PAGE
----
Caught a really interesting piece over the weekend at The Atlantic looking at one potential reason why (relatively speaking) that worker's or labor's share of GDP is decreasing when compared to 'capital's', i.e. ownership's share. This divergence in share has been thoroughly examined as a primary driver of increasing economic inequality, and was the main subject of Thomas Piketty's influential Capital in the Twenty First Century from 2014.
Said differently, and much more simply, today in the aggregate is getting a smaller piece of the overall economic pie than in the past. There are tons of data points you can examine on this, but they all more or less show the same thing - on average, workers are no better off today, and might be worse off, than they were 20 or 30 years ago.
Why The Atlantic piece titled One Reason Workers are Struggling Even When Companies are Doing Well caught my attention is that it shared some insights from a recent NBER research paper on not just that this share divergence is happening, but offered some reasons as to why it is happening.
And the theory is kind of an interesting one, and if true, can help better inform anyone making career/industry decisions moving forward. Best of all, it is a pretty simple idea that boils down to this - The more concentrated an industry is, (fewer competitors and the ones that dominate are all pretty large), the lower labor's share of the income for that industry will be.
Here's some color from The Atlantic piece:
The researchers looked at data from the U.S. Economic Census between 1982 and 2012 for nearly 700 industries in six major sectors, including manufacturing, retail, wholesale, services, finance, and utilities and transportation. Looking at how much the four largest firms in each industry accounted for in terms of total sales in the industry, they found an upward trend in concentration in all of the six sectors, meaning that it was increasingly common that just a few firms accounted for the bulk of sales. Since the U.S. Economic Census reports payroll, input, and employment, the researchers were able to observe a negative correlation between concentration and labor’s share—meaning that this trend of so-called superstar firms tends to mean workers taking home a smaller share of the pie. Moreover, the more concentrated an industry had become, the larger the decline in labor’s share.
Unpack that a little bit to show a pretty straightforward formula:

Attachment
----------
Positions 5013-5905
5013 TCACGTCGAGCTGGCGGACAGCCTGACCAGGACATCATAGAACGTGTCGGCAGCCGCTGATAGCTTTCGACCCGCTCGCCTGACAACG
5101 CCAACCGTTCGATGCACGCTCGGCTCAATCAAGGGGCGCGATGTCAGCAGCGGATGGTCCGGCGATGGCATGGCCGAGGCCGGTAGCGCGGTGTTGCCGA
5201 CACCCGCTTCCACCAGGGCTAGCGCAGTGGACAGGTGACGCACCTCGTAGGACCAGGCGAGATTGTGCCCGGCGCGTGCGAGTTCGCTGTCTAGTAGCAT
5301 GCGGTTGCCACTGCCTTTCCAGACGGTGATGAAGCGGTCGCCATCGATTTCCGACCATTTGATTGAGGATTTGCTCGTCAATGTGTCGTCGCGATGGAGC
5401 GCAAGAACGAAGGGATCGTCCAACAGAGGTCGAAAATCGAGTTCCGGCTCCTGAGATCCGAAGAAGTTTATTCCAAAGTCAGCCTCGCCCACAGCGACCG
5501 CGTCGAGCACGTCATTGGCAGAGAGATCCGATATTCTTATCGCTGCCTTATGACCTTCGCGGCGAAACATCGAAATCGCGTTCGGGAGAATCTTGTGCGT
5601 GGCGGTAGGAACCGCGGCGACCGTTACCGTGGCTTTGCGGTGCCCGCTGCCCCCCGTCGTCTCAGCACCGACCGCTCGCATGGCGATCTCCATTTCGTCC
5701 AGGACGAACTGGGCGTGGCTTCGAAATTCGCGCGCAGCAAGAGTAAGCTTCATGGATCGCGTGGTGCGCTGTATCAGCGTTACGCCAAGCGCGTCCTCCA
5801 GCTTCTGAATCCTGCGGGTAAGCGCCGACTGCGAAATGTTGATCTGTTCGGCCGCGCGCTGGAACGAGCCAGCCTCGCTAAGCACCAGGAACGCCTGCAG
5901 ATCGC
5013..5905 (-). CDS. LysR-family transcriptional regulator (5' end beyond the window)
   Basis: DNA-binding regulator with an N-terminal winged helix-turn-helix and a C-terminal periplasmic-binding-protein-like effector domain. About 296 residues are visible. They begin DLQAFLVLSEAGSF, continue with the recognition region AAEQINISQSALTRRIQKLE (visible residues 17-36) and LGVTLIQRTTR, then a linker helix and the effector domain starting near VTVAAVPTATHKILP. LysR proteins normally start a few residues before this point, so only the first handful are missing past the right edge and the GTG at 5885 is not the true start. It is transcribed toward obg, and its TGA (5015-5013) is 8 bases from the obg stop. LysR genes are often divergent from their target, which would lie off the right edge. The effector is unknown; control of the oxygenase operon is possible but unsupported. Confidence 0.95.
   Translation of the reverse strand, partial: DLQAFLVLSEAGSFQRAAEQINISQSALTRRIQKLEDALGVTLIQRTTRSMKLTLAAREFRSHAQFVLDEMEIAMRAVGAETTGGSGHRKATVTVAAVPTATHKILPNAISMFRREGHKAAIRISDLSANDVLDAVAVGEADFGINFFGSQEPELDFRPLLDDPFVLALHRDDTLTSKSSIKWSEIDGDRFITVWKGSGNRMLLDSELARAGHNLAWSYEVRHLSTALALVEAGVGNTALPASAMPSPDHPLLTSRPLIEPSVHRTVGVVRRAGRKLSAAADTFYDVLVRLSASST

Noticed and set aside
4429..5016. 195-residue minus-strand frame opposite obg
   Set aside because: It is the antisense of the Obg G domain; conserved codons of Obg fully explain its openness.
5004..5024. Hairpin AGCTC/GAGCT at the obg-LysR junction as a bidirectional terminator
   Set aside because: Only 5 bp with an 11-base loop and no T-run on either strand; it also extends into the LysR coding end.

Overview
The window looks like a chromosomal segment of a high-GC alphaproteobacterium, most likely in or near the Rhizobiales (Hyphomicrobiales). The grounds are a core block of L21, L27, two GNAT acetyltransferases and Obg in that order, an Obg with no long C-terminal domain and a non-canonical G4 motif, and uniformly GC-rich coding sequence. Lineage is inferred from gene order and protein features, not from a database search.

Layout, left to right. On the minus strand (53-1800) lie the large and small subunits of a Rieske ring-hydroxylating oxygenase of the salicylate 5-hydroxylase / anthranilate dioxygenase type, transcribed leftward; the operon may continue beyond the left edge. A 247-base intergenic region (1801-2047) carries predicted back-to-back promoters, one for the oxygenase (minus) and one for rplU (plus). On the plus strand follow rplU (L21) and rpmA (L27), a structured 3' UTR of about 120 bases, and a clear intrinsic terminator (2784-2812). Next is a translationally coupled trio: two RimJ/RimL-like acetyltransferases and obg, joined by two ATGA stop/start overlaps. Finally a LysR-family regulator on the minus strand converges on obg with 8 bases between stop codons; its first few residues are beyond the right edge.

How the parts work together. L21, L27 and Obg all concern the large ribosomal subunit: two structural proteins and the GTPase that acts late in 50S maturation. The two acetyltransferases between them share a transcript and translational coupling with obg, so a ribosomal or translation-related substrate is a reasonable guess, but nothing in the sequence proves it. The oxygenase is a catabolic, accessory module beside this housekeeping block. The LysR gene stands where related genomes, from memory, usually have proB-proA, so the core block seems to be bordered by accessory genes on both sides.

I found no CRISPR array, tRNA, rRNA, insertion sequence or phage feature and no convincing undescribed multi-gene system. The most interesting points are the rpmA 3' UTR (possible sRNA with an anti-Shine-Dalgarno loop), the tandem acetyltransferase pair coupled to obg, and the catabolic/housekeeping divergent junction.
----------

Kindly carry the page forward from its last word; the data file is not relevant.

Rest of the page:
Industries have tended to consolidate over time --> the more dominant the four largest firms in an industry become --> then decreasing shares of the overall industry profits find their way to workers/labor.
There are a couple of reasons on offer for why more consolidated, big-firm dominated industries are getting worse in terms of share of profits for workers. One is that these companies are simply growing revenues at a faster pace, and labor costs just have not (or do not need to) keep pace. Another is that modern, transparent business practices make it easier for consumers to find and reward the 'best' companies, which drives out competition in the industry faster than before - and reduces the potential number of firms competing for workers.
The takeaways for the average employee?
Probably that it might pay, (no pun intended), to keep on eye on the relative levels of competition in your industry, particularly if you are in a role that feels industry-specific. If your industry has seen consolidation with weaker competitors being driven out of business (or being acquired), the trends suggest a shrinking percentage of profits will find their way to you and your colleagues.
You might be better off thinking about an industry that seems to have more, and more even competition, where the market share, (and to some extent the demand for labor), is not being controlled by two or three big companies. And one where the threat of competition for your skills can either score you a better offer somewhere else, or give you more leverage and power in your next compensation negotiation with your current shop.
More options might not be better for the owners of your company, but they might be much, much better for you.
Have a great week!